WASHINGTON – Supporters of a woman’s right to choose quickly called on President Joe Biden to protect access to abortion after a leaked draft opinion suggested the Supreme Court is prepared to strike down Roe v. Wade.
But legal experts caution that Biden’s options are limited.
Most of the steps the administration could take to preserve abortion access would rely heavily on untested legal positions, said Mary Ziegler, a visiting law professor at Harvard University who has studied and written about abortion rights.
“They’re experimental options,” Ziegler said, “in the sense that they may or may not work.”
Even so, Jacqueline Ayers of Planned Parenthood Federation of America said the Biden-Harris administration has been a “steadfast partner” in advocating for abortion rights and urged it to ramp up the fight.
“As the stakes continue to rise, we expect them to continue to use their bully pulpit and all levers of government to meet the moment,” she said.
Biden hasn’t indicated how his administration will respond but noted that he has tasked his Gender Policy Council and White House Counsel’s Office with looking at options if the Supreme Court overturns Roe v. Wade, the landmark 1973 ruling that established a woman’s right to an abortion.
“We will be ready when any ruling is issued,” he said.
A ‘public health emergency’
Countering the chaos that would be unleashed by a court decision that overturned Roe v. Wade would require the administration to be creative and think outside of the box, said Fatima Goss Graves, an attorney who is president and chief executive officer of the National Women’s Law Center, a nonprofit advocacy group for women’s rights.
“You are going to have to see this administration do things that you haven’t seen them do before,” she said.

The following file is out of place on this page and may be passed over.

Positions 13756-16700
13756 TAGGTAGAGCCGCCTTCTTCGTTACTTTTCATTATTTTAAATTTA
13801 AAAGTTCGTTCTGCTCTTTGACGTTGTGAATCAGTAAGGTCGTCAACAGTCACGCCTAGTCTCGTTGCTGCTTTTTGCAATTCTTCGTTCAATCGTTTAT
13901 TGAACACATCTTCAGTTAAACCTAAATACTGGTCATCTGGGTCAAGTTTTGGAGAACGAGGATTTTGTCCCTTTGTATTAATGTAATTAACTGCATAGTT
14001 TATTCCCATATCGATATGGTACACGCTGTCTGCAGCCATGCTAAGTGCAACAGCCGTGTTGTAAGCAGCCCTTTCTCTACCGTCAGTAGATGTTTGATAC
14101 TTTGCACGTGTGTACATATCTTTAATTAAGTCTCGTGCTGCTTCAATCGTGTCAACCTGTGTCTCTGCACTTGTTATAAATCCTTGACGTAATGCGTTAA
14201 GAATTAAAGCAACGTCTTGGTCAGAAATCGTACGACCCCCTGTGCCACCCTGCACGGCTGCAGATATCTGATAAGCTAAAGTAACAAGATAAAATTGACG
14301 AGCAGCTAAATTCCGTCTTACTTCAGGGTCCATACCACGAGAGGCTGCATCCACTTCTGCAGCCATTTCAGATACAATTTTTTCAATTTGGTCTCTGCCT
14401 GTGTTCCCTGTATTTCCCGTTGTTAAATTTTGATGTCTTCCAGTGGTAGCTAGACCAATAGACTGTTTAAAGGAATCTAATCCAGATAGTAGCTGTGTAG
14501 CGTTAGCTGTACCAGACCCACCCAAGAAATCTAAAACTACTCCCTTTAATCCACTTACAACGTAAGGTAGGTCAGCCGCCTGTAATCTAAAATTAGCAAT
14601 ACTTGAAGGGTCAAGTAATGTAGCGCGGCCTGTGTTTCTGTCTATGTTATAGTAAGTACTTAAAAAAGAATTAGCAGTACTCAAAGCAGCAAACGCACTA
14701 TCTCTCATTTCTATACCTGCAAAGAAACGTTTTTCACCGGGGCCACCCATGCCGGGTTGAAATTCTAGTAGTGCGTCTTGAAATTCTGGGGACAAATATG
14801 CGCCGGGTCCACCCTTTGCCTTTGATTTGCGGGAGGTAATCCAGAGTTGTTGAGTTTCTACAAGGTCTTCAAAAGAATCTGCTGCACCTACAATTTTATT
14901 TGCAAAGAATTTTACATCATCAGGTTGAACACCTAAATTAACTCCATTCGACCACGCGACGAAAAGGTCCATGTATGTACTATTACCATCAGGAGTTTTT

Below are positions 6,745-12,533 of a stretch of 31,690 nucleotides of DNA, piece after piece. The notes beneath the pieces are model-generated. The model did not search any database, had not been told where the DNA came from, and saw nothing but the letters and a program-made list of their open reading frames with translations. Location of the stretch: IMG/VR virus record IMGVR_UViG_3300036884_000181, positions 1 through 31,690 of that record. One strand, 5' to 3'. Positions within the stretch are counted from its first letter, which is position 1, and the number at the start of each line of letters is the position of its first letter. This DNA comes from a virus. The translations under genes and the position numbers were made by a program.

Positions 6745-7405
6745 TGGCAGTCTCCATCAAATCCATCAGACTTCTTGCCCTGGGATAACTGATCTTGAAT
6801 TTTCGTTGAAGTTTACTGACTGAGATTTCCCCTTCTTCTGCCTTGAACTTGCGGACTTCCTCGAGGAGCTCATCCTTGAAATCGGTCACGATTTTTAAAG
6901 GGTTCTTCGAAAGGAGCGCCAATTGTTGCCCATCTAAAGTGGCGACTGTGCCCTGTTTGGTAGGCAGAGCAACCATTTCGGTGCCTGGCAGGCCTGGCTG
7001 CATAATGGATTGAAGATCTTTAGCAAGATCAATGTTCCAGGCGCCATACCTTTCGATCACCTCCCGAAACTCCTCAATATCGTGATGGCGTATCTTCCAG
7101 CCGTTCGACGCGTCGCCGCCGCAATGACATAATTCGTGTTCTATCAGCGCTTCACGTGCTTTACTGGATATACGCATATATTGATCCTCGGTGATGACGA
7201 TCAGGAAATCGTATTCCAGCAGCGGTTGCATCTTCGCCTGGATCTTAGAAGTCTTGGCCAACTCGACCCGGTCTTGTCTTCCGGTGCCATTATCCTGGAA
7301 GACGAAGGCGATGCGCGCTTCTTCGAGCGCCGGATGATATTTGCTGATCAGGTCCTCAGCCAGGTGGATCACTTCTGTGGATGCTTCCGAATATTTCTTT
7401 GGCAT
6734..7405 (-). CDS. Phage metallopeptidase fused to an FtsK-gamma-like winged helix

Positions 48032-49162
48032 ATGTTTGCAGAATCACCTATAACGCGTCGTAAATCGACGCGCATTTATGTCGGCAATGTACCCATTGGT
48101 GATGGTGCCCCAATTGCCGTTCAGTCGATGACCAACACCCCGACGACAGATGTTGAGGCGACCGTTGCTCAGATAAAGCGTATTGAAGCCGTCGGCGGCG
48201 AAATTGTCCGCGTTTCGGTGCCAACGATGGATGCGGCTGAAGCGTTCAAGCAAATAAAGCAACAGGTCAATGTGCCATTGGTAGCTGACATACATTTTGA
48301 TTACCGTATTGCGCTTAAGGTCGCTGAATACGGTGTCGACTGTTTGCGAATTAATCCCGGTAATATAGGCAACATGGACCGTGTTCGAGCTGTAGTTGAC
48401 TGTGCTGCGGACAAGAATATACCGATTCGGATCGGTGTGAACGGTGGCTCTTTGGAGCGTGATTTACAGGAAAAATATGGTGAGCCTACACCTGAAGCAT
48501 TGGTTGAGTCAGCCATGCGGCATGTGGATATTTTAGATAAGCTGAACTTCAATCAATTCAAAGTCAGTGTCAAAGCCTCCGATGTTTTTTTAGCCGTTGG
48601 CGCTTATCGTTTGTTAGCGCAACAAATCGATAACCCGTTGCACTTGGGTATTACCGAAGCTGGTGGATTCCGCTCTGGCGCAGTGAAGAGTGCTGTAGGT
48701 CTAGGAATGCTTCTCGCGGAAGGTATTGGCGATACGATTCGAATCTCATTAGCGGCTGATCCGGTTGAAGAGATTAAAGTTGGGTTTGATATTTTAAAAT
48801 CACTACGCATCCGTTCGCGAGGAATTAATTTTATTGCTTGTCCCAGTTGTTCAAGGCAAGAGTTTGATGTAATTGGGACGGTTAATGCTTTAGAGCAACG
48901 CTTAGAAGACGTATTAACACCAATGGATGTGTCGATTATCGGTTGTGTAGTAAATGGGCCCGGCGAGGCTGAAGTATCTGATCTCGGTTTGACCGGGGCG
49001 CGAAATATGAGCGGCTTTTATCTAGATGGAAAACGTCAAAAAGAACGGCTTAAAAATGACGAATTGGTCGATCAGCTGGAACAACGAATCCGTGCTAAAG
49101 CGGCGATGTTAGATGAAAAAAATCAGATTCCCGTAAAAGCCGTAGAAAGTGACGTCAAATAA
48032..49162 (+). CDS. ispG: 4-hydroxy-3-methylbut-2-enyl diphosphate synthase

Graves urged the administration to declare a public health emergency if Roe v. Wade is struck down. Such a ruling would spark a national health crisis, she said, with thousands of women desperately in need of care.
Declaring a public health emergency would make federal funding and other resources available to deal with that crisis. But it also could run into legal roadblocks. A decades-old law known as the Hyde Amendment prohibits the use of federal funding for abortion in most cases.
“It is going to be critical for agencies at all levels to understand what they are experiencing and have some flexibility to move around people and resources,” Graves said. “The job number one, if a decision like this draft opinion goes through, is going to be to protect people, to ensure they have access to the care they need. And unlocking federal resources and removing any barriers that may get in the way of that is going to be a first-order priority.”
Expansion of access to abortion medication, telemedicine
One of the most effective things the administration could do would be to expand access to abortion medication, said David Cohen, a law professor at Drexel University Kline School of Law.
The administration could challenge state laws that conflict with the Federal Drug Administration’s regulation of mifepristone, which can be taken to facilitate an abortion during the early part of a pregnancy, legal experts said.